Pretty interesting study...
_____http://jp.physoc.org/content/591/22/5611.abstract?etocSpecific amino acids inhibit food intake via the area postrema or vagal afferentsKey Points
• Proteins are more satiating than fats or lipids. Proteins are built by the 20 proteogenic amino acids.
• Here, we identified L-arginine, L-lysine and L-glutamic acid as the most potent anorectic amino acids in rats.
• L-Arginine and L-glutamic acid require intact neurons in the area postrema to inhibit food intake, whereas L-lysine requires intact afferent fibres of the vagus nerve. All three mediate their effect by the blood stream.
• All three amino acids induce gastric distension by delaying gastric emptying and inducing secretion. However, the gastric phenotype does not mediate the anorectic response.
• These results unravel amino acid-specific mechanisms regulating digestion and eating behaviour and thereby contribute to the understanding of nutrient sensing in vivo.Abstract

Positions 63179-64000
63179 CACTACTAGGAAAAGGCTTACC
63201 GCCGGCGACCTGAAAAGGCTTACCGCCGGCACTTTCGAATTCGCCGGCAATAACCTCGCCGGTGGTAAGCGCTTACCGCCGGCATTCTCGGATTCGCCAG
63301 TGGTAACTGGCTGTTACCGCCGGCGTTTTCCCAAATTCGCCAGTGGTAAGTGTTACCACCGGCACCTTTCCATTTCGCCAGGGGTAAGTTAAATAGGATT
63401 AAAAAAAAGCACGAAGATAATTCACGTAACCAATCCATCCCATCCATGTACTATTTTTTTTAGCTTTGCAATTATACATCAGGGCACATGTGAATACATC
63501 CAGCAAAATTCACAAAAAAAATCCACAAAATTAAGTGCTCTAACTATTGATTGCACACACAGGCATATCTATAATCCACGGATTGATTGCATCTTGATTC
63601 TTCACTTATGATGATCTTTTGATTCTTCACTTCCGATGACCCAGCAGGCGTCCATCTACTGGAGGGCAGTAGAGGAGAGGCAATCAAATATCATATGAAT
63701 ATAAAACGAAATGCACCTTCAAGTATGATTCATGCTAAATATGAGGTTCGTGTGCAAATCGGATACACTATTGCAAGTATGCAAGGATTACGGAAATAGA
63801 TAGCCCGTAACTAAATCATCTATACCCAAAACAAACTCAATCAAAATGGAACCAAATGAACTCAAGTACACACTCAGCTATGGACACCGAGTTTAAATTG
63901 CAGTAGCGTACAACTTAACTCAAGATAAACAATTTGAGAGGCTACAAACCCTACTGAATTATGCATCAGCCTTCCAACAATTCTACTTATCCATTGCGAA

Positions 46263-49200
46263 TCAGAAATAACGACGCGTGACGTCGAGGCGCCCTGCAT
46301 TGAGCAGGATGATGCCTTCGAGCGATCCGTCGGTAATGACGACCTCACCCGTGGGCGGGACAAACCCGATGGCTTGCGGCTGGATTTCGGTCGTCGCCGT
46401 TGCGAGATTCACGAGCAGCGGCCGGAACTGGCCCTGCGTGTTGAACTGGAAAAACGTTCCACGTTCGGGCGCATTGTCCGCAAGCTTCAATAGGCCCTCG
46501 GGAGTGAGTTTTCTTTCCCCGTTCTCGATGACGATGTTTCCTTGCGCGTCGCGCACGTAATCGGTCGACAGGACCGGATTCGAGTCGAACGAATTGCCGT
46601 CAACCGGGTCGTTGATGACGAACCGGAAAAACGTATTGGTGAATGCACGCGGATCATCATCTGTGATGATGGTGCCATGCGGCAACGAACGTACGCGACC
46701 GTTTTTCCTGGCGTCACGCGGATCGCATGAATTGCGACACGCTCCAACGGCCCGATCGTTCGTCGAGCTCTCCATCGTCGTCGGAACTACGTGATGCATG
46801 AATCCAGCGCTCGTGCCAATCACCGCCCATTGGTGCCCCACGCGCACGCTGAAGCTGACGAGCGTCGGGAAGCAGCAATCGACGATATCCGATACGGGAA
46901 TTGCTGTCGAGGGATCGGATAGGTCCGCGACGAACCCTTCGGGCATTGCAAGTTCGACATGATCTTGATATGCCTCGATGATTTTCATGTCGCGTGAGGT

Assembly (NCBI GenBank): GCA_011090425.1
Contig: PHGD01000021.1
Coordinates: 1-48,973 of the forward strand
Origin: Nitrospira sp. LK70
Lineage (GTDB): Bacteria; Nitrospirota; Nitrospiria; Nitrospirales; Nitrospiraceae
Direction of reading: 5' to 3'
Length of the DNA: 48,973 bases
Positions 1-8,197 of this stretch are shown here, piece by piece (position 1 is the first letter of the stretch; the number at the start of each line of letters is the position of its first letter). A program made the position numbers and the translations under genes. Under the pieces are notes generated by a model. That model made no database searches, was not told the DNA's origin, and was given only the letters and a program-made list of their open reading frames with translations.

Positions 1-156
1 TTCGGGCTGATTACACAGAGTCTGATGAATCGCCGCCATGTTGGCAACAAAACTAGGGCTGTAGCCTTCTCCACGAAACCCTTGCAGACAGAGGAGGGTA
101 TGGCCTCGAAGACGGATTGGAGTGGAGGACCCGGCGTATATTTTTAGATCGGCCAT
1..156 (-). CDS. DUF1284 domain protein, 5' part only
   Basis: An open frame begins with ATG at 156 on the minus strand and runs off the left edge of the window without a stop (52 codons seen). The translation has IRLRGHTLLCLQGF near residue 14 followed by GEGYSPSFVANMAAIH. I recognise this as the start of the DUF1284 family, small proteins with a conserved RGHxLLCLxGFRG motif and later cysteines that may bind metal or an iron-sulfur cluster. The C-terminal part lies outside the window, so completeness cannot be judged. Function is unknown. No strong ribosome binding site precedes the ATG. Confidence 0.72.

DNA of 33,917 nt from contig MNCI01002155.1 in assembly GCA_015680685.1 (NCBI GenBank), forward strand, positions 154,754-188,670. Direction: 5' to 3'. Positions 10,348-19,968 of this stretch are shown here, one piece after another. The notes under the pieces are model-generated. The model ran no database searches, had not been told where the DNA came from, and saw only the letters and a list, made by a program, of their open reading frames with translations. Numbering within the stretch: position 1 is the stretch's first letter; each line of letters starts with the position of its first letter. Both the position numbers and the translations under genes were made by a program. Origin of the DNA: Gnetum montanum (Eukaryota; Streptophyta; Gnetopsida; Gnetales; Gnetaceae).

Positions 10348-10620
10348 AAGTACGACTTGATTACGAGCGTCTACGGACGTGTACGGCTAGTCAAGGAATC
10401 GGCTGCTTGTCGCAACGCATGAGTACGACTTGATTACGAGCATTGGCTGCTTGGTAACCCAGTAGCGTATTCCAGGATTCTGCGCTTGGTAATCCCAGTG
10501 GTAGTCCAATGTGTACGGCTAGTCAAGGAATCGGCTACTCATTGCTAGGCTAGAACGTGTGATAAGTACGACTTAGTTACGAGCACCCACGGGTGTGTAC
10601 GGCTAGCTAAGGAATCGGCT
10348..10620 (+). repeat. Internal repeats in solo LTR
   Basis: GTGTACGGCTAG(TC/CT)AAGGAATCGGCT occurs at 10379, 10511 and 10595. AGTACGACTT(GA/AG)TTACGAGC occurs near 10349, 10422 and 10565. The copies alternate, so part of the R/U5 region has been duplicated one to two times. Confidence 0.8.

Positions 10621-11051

To maintain nutrient homeostasis the central nervous system integrates signals that promote or inhibit eating. The supply of vital amino acids is tuned by adjusting food intake according to its dietary protein content. We hypothesized that this effect is based on the sensing of individual amino acids as a signal to control food intake. Here, we show that food intake was most potently reduced by oral L-arginine (Arg), L-lysine (Lys) and L-glutamic acid (Glu) compared to all other 17 proteogenic amino acids in rats. These three amino acids induced neuronal activity in the area postrema and the nucleus of the solitary tract. Surgical lesion of the area postrema abolished the anorectic response to Arg and Glu, whereas vagal afferent lesion prevented the response to Lys. These three amino acids also provoked gastric distension by deferentially altering gastric secretion and/or emptying. Importantly, these peripheral mechanical vagal stimuli were dissociated from the amino acids' effect on food intake. Thus, Arg, Lys and Glu had a selective impact on food processing and intake suggesting them as direct sensory input to assess dietary protein content and quality in vivo. Overall, this study reveals novel amino acid-specific mechanisms for the control of food intake and of gastrointestinal function.